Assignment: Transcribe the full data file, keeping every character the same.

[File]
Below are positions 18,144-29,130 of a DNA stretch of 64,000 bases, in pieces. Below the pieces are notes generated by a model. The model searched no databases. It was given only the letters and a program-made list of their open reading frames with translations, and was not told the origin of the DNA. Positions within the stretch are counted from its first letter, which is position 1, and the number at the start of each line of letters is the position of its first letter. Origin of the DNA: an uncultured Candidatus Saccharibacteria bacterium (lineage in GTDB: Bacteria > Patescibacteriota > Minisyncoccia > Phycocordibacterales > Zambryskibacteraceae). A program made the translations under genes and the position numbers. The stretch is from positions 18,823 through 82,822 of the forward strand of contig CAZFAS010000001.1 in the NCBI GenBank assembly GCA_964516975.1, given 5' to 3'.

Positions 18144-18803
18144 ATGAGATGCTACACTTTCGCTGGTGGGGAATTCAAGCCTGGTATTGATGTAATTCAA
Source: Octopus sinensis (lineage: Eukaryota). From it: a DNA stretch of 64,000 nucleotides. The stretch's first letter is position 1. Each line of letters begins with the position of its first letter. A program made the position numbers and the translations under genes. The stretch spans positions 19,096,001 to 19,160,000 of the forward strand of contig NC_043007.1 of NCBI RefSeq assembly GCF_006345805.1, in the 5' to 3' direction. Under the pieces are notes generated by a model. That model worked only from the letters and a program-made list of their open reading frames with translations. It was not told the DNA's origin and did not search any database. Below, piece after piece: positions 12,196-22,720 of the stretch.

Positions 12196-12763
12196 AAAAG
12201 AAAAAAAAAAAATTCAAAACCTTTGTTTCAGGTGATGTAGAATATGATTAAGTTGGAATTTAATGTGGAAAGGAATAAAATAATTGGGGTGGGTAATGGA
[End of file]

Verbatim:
Below are positions 18,144-29,130 of a DNA stretch of 64,000 bases, in pieces. Below the pieces are notes generated by a model. The model searched no databases. It was given only the letters and a program-made list of their open reading frames with translations, and was not told the origin of the DNA. Positions within the stretch are counted from its first letter, which is position 1, and the number at the start of each line of letters is the position of its first letter. Origin of the DNA: an uncultured Candidatus Saccharibacteria bacterium (lineage in GTDB: Bacteria > Patescibacteriota > Minisyncoccia > Phycocordibacterales > Zambryskibacteraceae). A program made the translations under genes and the position numbers. The stretch is from positions 18,823 through 82,822 of the forward strand of contig CAZFAS010000001.1 in the NCBI GenBank assembly GCA_964516975.1, given 5' to 3'.

Positions 18144-18803
18144 ATGAGATGCTACACTTTCGCTGGTGGGGAATTCAAGCCTGGTATTGATGTAATTCAA
Source: Octopus sinensis (lineage: Eukaryota). From it: a DNA stretch of 64,000 nucleotides. The stretch's first letter is position 1. Each line of letters begins with the position of its first letter. A program made the position numbers and the translations under genes. The stretch spans positions 19,096,001 to 19,160,000 of the forward strand of contig NC_043007.1 of NCBI RefSeq assembly GCF_006345805.1, in the 5' to 3' direction. Under the pieces are notes generated by a model. That model worked only from the letters and a program-made list of their open reading frames with translations. It was not told the DNA's origin and did not search any database. Below, piece after piece: positions 12,196-22,720 of the stretch.

Positions 12196-12763
12196 AAAAG
12201 AAAAAAAAAAAATTCAAAACCTTTGTTTCAGGTGATGTAGAATATGATTAAGTTGGAATTTAATGTGGAAAGGAATAAAATAATTGGGGTGGGTAATGGA